Love As I Have Loved

“A new command I give you: Love one another. As I have loved you, so you must love one another. By this everyone will know that you are my disciples, if you love one another.”
John 13:34-35 (NIV)

In the Gospel of John, chapters 13 through 17 are known as “The Farewell Discourse.” The scene is set – Jesus is having his last get-together with his disciples. He has a lot to say to them before moving on to the next part of his journey – betrayal, torture, abandonment and death. Supposing Jesus knew what was coming, it is simply amazing to witness the overflowing grace he showed in his behavior at this event. He started by washing the feet of his disciples – illustrating for them, humility in action (better yet – love in action). And then he shared his new commandment – the command that, if kept, would be the foundation for all other commands ever given. For, how can one love another and then murder him or betray her or steal from them? It isn’t possible.

So, this new command Jesus gives to his closest followers is that simple, right? “Love one another.” Actually, there’s a lot more to it. “Love one another. As I have loved you, so you must love one another.” And that, my friends, is the hard part! Love other people as Jesus loves me? As a Christ-follower, I have found this to be the most difficult thing I have ever tried to do. To love as Jesus loved is next to impossible; but in attempting to do so, I am showing the world that I am His disciple. In attempting to do so, I am following Him as He has asked. He knows I am not perfect. He knows there will be times when I allow other people to get on my nerves, get under my skin, and make me act poorly. He knows I will not always be able to step up to the plate of love and hit one out of the park. And that’s the beauty of how He loves me – He knows all that about me and He still loves me. That’s really all He is asking me to do for others.

Several people who have been put on my path have helped me to come to a place where this command of Jesus is something I can attempt on a regular basis. Two of those people have given me wonderful insight and made suggestions that have been significantly helpful in my journey towards becoming the best Christ-follower I can be. I now offer up the following very brief prayer (or mantra), and a phrase to ponder that those two people have shared with me:

  1. “Bless ______, change me.” This prayer, given to me over fifteen years ago, has been my go-to mantra whenever I am confronted with a person who is difficult, disagreeable, unruly, arrogant, etc. As that person is talking or behaving in a way that is detestable to me – or even just sharing an opinion that is different from my own – I say this prayer over and over again in my mind. All I have to do is fill-in-the-blank with the name of the person or, when I don’t know their name, I use the word “him” or “her” or “them.” It almost sounds too simple, but it really helps to lift the resentment, the angst, the fever that sets into my heart when someone is ticking me off. It comes in especially handy when I’m stuck in traffic.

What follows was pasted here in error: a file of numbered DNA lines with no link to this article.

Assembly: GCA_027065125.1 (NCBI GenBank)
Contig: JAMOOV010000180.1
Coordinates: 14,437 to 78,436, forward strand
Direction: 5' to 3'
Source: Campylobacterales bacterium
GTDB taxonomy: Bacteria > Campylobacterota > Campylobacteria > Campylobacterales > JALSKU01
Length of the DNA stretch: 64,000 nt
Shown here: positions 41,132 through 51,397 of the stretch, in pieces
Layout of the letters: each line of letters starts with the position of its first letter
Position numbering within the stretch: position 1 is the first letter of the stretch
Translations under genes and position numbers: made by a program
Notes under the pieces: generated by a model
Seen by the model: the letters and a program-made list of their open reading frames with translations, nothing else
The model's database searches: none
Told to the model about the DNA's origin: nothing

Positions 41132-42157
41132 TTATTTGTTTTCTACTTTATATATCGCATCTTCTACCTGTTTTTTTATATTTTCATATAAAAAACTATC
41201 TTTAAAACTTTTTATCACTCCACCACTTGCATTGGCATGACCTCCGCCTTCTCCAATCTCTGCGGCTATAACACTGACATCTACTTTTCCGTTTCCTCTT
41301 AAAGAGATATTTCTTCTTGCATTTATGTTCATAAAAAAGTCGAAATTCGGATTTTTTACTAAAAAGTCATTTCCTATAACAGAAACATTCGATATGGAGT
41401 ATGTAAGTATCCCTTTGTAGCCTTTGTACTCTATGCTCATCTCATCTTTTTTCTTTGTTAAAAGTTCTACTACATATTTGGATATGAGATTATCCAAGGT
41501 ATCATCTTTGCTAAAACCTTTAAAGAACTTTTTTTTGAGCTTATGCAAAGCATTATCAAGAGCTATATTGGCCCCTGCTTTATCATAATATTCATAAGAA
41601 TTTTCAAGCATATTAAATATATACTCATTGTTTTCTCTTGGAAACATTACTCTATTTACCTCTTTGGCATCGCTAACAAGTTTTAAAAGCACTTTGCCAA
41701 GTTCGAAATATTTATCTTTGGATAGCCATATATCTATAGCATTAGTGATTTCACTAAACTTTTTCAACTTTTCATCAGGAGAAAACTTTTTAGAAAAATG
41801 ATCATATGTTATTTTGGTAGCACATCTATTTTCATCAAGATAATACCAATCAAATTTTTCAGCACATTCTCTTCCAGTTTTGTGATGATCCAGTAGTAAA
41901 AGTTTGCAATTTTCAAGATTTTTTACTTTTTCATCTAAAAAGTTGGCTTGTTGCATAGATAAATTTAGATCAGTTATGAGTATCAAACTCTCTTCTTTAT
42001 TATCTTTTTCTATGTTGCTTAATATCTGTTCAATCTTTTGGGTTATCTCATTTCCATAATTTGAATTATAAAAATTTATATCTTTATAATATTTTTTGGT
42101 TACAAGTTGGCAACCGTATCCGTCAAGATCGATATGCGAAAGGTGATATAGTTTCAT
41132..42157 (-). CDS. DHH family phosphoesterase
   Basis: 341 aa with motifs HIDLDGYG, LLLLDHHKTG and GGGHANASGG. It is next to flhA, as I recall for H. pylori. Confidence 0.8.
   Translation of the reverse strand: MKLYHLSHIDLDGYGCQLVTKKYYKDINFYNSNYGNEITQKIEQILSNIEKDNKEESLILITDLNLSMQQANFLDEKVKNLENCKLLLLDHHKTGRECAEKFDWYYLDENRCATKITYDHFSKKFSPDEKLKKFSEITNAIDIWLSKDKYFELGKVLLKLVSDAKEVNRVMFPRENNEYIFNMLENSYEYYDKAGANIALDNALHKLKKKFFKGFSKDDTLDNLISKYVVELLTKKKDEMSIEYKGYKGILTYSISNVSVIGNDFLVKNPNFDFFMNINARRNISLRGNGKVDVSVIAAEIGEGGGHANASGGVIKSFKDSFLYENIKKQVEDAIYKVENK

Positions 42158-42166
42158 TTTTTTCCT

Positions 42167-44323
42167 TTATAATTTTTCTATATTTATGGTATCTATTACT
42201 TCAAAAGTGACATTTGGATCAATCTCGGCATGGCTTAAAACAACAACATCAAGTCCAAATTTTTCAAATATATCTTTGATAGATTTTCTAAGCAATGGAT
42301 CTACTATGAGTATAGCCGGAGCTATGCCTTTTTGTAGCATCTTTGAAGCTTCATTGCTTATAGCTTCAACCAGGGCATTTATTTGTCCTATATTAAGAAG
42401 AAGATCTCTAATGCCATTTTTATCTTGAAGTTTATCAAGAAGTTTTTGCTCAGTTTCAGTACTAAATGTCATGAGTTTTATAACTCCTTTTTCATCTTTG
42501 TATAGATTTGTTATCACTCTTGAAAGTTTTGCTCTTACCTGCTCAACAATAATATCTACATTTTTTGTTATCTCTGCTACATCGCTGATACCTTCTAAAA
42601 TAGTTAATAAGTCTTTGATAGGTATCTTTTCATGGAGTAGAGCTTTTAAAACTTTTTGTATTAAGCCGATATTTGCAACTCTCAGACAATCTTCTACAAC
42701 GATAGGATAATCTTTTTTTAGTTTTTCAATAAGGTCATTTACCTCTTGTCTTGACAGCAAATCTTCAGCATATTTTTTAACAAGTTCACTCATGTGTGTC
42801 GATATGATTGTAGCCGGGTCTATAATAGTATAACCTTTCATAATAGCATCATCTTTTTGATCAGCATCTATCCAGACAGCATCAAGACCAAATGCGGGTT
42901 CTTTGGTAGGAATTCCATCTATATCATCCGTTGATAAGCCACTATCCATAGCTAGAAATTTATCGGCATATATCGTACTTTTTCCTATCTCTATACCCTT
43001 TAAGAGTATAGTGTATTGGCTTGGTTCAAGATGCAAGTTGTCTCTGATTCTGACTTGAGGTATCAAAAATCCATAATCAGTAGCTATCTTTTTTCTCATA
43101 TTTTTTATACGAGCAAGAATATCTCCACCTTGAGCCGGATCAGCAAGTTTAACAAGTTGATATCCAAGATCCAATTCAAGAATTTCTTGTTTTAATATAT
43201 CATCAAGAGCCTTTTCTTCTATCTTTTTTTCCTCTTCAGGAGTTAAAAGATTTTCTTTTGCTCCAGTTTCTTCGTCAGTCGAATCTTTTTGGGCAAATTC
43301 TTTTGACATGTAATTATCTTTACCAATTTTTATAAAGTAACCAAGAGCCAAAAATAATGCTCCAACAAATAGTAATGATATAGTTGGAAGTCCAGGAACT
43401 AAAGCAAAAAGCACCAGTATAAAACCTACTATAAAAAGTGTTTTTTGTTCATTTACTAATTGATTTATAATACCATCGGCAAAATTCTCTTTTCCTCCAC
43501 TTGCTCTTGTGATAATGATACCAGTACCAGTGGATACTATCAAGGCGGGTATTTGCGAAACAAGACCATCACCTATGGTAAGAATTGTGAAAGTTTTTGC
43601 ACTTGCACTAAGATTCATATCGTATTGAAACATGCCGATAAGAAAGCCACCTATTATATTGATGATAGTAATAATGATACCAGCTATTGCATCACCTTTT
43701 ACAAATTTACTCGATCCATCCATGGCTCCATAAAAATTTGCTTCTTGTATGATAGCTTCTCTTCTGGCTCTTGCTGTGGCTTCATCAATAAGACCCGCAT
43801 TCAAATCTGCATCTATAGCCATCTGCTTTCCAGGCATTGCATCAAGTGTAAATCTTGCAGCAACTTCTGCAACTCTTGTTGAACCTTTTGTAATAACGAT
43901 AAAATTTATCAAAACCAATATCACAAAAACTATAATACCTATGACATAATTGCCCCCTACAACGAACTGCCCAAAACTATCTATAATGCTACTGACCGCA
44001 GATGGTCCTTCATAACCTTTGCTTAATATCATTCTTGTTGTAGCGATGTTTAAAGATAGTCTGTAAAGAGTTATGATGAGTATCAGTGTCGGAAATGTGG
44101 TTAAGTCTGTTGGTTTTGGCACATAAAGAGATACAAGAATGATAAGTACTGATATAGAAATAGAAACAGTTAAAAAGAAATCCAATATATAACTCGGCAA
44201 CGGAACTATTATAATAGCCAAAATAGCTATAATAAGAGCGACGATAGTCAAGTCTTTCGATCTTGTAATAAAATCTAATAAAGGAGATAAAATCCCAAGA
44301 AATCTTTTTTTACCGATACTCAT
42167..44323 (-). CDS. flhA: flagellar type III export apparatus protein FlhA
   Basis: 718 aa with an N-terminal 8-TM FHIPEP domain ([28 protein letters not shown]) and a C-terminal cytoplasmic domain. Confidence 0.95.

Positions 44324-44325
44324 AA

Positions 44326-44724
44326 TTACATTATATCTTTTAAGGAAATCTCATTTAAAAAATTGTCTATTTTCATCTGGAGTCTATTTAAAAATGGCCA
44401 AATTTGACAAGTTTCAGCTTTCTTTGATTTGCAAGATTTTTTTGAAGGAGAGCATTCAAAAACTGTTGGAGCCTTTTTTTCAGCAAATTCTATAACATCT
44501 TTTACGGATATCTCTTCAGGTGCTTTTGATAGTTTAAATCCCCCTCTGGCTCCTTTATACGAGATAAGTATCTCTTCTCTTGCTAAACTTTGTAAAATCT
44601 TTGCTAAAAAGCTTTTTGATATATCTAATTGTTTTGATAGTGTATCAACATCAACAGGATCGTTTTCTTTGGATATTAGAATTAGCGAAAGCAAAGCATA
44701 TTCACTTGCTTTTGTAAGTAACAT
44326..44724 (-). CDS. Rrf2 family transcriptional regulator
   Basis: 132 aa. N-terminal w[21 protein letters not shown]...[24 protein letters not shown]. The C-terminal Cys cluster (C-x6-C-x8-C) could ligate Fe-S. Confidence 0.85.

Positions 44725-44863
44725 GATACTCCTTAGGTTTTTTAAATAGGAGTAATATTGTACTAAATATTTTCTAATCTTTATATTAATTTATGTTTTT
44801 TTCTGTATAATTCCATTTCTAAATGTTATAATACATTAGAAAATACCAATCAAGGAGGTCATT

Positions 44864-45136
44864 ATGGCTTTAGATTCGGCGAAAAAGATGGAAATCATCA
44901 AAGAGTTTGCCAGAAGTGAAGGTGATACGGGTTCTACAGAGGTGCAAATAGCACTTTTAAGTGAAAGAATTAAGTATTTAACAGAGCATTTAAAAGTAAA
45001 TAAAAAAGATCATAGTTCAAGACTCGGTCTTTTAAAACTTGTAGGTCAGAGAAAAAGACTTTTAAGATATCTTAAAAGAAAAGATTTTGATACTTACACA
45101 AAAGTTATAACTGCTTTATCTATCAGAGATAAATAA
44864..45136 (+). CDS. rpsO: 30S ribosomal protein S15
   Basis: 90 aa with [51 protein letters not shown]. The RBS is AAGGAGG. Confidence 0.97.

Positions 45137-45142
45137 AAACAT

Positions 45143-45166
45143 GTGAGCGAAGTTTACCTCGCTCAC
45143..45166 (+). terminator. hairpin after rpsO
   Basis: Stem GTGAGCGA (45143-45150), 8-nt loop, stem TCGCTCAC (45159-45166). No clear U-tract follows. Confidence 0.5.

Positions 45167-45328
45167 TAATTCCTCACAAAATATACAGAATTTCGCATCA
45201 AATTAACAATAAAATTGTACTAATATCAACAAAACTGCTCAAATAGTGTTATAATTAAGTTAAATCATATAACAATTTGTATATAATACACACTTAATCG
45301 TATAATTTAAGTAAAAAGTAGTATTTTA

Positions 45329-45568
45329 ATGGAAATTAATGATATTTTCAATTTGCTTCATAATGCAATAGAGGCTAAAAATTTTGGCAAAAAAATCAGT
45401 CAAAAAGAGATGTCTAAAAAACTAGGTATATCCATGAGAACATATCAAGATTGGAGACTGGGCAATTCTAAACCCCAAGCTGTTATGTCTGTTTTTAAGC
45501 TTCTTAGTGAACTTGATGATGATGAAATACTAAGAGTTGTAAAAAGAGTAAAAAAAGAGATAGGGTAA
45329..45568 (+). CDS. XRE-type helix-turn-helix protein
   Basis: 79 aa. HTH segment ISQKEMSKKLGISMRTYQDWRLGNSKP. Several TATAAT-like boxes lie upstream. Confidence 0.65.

2. “Love them when they are most unlovable; because that’s when they need your love the most.” I have written about this one in the past, but feel the need to share it again in this context. Jesus’s love has been most healing for me, exactly when I have needed it the most: when I was so unlovable that my behavior had repelled most of the people in my life into the outer stratosphere of my selfish little universe. When my soul was unattractive and my countenance off-putting, Jesus still loved me. In fact, that’s when He showed me most how His love for me shines through other children in this world: through the tough, but gentle honesty of my big sister who was strong enough to confront me about my addictions; through the welcoming and accepting attitude of all the people already in recovery from addiction; through the guidance and love of an older co-worker who, with her husband, became a lifeline to normalcy – having me over for dinner, taking me to movies and plays, and consistently pointing out the progress I was making. Those who have loved me when I was most unlovable (and there have been many times when I have been unlovable) have served as messengers of Jesus to me. Now it is my turn to be His messenger.

For me, Holy Week is a time of deep reflection and enormous gratitude. Where once I sat in the guilt and shame of feeling unworthy, today I rejoice in the blessing of being just another sinner who follows Jesus. I follow Him as best as I can by looking to the guidance He has given me through those first disciples: Love as I have loved.

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